Contested West Bank land purchases ‘fraudulent,’ claims report

14 recent purchases of Palestinian land for settlements may have been faked by pro-settler group, police investigation said to claim

File: Destroyed buildings at the illegal outpost of Migron on September 12, 2012. (Oren Nahshon/Flash90)
File: Destroyed buildings at the illegal outpost of Migron on September 12, 2012. (Oren Nahshon/Flash90)

Fourteen out of fifteen recent purported purchases of Palestinian land by a pro-settlement group in the central West Bank were fraudulent, according to a Channel 10 TV investigation.

The areas in question include contested land in several flashpoint settlements, such as Migron, Amona and Givat Asaf, the TV report said Monday, where court-ordered evacuations and demolitions of buildings for which the settlers could not show ownership have drawn angry denunciations and protests by settler leaders and government ministers in recent years.

According to investigative journalist Raviv Drucker of the channel’s “Makor” program, which was to screen the report in full on Tuesday, police were asked by the High Court of Justice to look into settlers’ claims that the lands were purchased. In the 15 deals police examined, all were determined to be invalid, with 14 believed to have been instances of fraud.

Police have submitted the findings to the state prosecution.

According to a preview of the full report broadcast Monday, the deals were all carried out by Al-Watan, a company operating under Amana, a corporation founded by the Gush Emunim movement that has become one of the major builders of West Bank settlements.

Zeev Hever (photo credit: Yossi Zamir/Flash90)
Zeev Hever (photo credit: Yossi Zamir/Flash90)

The report names Amana’s head, Ze’ev Hever, known by the nickname “Zambish,” as one of the most influential personages in the settlement movement and a key figure in the deals in question. According to Haaretz, Hever responded to the preview of the report by saying he did not know what Channel 10 was talking about.

Among the allegedly fraudulent purchases cited by Channel 10 was one carried out in 1990 in Migron. Drucker shows Abd Al-Munaim Mu’atan, a Palestinian landowner in the area, remarking sarcastically that “God, praise his name, I don’t know how, does miracles and wonders for the settlers. Such miracles that my grandfather rose from his grave in 1990, after dying in 1960, only to sign these fake sale papers, as they claim.”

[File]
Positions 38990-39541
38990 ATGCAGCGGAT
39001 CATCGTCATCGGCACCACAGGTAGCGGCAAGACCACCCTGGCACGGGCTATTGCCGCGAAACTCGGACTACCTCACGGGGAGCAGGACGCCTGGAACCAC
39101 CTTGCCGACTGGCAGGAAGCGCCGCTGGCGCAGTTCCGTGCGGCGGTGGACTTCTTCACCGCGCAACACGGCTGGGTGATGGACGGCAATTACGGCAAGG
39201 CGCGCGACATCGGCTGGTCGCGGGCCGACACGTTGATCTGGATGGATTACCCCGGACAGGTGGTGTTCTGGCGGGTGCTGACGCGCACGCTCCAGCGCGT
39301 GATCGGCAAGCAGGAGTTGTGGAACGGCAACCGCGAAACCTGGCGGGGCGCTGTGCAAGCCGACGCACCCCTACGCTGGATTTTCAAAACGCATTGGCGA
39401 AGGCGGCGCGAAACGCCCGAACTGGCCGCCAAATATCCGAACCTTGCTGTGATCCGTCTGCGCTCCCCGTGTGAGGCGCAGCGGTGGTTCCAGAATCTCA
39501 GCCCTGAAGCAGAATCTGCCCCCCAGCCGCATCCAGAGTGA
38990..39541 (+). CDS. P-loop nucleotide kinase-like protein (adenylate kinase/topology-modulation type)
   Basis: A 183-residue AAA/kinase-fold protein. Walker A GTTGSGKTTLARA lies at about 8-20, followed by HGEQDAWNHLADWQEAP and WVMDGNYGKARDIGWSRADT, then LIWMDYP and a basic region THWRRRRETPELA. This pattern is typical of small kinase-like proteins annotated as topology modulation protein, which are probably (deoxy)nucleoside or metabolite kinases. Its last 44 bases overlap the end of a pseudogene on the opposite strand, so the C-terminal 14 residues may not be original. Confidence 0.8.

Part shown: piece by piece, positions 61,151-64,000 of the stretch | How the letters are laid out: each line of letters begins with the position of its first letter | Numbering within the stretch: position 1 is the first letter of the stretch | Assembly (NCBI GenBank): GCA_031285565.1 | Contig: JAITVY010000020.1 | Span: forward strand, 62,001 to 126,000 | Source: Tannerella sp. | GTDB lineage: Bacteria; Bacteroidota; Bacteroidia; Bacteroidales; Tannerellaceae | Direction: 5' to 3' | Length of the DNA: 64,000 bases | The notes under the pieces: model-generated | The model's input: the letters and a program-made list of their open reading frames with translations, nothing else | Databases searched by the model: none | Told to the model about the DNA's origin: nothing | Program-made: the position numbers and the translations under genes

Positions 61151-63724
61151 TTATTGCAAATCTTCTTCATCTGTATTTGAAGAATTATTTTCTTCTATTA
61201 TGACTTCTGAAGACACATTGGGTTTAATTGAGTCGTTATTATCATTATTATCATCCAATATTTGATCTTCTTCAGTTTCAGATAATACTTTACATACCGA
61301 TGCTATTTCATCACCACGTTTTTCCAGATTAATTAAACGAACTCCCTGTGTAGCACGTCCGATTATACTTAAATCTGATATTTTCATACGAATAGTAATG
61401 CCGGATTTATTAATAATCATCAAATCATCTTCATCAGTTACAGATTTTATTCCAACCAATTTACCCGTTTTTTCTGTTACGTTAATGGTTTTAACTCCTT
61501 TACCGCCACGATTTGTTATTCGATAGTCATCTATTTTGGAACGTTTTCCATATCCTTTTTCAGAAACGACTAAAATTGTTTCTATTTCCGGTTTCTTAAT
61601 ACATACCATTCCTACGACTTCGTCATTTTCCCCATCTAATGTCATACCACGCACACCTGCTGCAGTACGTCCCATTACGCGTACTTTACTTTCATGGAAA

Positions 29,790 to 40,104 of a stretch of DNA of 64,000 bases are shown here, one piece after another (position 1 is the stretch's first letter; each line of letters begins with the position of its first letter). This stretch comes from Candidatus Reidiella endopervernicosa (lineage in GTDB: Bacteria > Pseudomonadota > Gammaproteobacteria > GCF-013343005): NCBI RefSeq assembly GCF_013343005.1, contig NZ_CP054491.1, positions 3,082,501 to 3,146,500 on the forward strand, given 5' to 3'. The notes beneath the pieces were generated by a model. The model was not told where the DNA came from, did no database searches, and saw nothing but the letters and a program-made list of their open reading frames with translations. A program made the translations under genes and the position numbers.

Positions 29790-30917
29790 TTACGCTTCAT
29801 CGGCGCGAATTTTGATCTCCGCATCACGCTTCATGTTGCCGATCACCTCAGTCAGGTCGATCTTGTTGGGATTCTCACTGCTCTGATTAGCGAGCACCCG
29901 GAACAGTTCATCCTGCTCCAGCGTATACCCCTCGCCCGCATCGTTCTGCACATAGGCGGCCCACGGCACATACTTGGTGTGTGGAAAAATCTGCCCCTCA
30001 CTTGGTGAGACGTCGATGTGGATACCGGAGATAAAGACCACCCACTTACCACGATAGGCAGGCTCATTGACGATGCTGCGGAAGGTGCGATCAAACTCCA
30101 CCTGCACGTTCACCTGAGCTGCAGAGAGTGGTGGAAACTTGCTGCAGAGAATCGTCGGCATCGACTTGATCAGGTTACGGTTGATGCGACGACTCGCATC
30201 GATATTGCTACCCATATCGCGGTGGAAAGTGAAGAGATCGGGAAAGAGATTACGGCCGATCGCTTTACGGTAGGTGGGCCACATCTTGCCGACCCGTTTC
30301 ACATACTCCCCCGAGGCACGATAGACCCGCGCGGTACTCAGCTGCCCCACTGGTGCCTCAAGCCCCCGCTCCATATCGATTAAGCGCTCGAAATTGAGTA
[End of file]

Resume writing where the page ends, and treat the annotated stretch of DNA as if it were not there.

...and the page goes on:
Settler groups have protested court-ordered evacuations and demolitions on the grounds that they had purchased the lands or homes in question from their Palestinian owners.

Drucker’s report calls these claims into question, showing one Palestinian “seller” signed on several such land deals, who is identified only as “Akram” out of fear of Palestinian reprisal, saying he had signed “five or six deals,” including for the sale of lands in Amona and Migron that he did not own.

“In Silwad [Amona], they told me ‘there’s this land, number so-and-so, and more land with a number so-and-so, and you sign.’ Several times I signed for a lot of land.”

After a deal is signed, “they’d give me a briefcase full of money, a million [shekels], half a million [shekels].” The sellers were filmed receiving the briefcase, but were not allowed to keep it, according to Channel 10. It was quickly taken away, and sellers were paid NIS 10,000 in cash for their efforts.

Akram added: “I told them I’m signing for all the Palestinians, but let me live in Israel, because my children are in Israel and I don’t see them. Every time I go into Israel I get jailed because I don’t have a permit.”

Al-Watan’s response to the report, as cited by Channel 10, rejected the allegations. “The police and prosecution have said that there are no suspicions against the company. No representative of the company has been investigated under warning. All the land was purchased lawfully and registered lawfully under the company’s name. This is racism and anti-Semitism of the most vile sort, and it’s a shame that Channel 10 contributed to it,” the company said.

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